It is the SECOND half of his book where his utopia flies in the face of history. The “chicken in every pot” promise has universally resulted in just the opposite countless times throughout history.

    • Adopting RAH’s authoritative tone won’t get you through here. All one has to do is examine European history from 460 CE through the high Middle Ages to debunk the assertion that tyranny results from an armed state and an unarmed population. Moreover, tyranny as a concept and political system comes down to us from the Greeks whose theory of the state was based on the idea of an armed rather than unarmed population.

      • What do you see in European history throughout the Middle Ages? The entire continent was under one tyranny or another throughout the entire period… The vast majority of the Continent was ruled by robber barons of one kind or another, and the serfs/slaves/etc were unarmed. In a period of iron and fledgling steel, the ‘common-folk’ were limited to rocks and wood, primarily. There is a reason that one-third of the entire continent at one point were slaves of the Vikings, they had the weapons and the will to use them along with very few scruples as to who they were used against…

  26. @Mark G, the flaw in the world of Gattaca was not with how children were conceived, but with how they were treated thereafter. There was no indictment of Heinlein-style selection itself, just of a (narrow-minded & highly implausible) social extrapolation.

    A person’s success or failure in life is not (and should not be) solely determined by genetics. Upbringing & environment, as well as qualities of spirit like determination & creativity, all play roles that would be foolish to ignore.

    Indeed, that was Gattaca’s moral.

  27. I recall Heinlein writing more than once that “hemophiliacs should be allowed to bleed to death”, apparently their health problems outweighed their right to exist, let alone any contributions they might make to Humanity. What would he say about Stephen Hawking? would any parent-to-be choose a child with such a terrible disease, even if they knew that the disease actually helped enable that person’s genius?

    I loved most of his books, especially “The Moon- etc”, tho I thought his notion that empowered women (being a minority in Lunar society) would LIKE to be oogled and whistled at and all that ick.

    But he was a Giant, and he had Giant Faults. They go together, I guess.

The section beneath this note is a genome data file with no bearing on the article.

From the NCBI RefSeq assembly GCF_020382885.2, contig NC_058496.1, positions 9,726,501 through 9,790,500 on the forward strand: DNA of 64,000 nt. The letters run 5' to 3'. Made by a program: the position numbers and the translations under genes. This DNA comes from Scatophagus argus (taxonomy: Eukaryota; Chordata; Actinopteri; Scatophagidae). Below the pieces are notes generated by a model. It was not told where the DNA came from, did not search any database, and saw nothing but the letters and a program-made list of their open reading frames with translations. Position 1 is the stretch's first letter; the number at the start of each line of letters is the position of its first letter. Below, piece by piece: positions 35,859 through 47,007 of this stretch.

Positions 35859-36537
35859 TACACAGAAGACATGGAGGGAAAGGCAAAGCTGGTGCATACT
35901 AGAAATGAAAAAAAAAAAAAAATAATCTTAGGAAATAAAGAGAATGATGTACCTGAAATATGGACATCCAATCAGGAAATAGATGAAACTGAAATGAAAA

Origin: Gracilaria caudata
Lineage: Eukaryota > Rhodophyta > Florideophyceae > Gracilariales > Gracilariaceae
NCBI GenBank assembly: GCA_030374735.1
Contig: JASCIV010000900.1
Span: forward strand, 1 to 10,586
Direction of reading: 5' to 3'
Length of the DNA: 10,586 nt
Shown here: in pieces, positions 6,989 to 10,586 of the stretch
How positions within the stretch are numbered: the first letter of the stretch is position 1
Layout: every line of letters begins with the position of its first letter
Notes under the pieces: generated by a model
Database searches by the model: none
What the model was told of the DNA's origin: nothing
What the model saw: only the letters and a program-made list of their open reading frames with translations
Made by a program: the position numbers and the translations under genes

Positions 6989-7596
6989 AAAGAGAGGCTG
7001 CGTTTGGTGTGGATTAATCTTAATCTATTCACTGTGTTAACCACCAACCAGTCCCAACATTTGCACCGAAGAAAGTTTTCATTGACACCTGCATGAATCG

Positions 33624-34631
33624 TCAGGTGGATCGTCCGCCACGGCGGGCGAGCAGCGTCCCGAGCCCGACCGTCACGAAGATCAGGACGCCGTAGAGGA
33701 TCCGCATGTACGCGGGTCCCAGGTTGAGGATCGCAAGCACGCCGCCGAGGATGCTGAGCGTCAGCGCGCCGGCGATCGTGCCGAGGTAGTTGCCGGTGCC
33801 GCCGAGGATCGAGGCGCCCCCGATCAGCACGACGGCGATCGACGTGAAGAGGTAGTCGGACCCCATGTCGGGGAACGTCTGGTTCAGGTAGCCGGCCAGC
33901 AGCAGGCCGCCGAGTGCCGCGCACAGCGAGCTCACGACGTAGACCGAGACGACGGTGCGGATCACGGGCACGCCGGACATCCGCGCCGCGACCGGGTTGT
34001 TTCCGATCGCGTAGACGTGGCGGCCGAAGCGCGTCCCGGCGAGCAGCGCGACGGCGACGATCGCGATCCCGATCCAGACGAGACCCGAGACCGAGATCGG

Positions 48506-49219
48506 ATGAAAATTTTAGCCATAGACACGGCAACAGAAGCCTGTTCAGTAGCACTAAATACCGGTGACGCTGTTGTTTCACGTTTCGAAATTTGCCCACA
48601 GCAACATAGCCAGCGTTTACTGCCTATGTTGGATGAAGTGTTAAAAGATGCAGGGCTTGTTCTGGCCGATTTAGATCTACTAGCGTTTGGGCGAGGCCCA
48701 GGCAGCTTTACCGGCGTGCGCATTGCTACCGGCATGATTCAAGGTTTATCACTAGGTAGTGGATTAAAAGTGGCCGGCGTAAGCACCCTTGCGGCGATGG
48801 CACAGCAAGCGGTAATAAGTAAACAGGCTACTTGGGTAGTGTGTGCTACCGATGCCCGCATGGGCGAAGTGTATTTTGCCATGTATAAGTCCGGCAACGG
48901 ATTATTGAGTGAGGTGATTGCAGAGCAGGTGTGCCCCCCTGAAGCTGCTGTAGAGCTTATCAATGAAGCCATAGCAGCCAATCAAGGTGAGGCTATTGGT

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  32. Mr. Brin a quick question:
    Have you now, or ever in the past had ANY experience among people who habitually go armed in the course of their daily activities?

    Until you do, you have NO idea what “an armed society is a polite society” actually means.

    Most “Americans” are dis-armed, live their entire lives among the dis-armed, and wouldn’t know hot to properly utilize a firearm if presented with one as a gift.

    In other words, they are serfs.

    A “Citizen” is one who has the disposition, the capability, and the means to defend themselves, their companions, and their civilization.

    There are not many left these days.

      • Being armed and citizens is not necessarily as simple as having possession of weapons, knowledge has a lot to do with it. Are you aware that the entirety of Sicily was once conquered by only 75 knights? This was not due to the populace being unarmed by weapons, but being unarmed by knowledge and will…

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  35. “One character even says, in a shocked tone of voice: “Naturally food is free! What kind of people do you take us for?””

    Actually the quote occurs as an offhanded remark in a discourse on economics by Monroe Alpha (sidekick) “Food is of course free.” No shock or moral indignation implied, just the way it is.

    And BTW this is just before he accompanies the hero to a pay-restaurant to have some bouillabaisse – which Monroe Alpha is unfamiliar with to the point of clumsiness while attempting to eat it.

    I’ve always wondered if this was meant to suggest that the free food considered a citizens right were something like MREs or basic rice-and-beans. That is, enough to sustain life and health, but if you want variety and quality you’ve got to work for it.

  36. I think everyone would like to claim RAH for their own sociopolitical outlook, especially now that he’s not around to ask.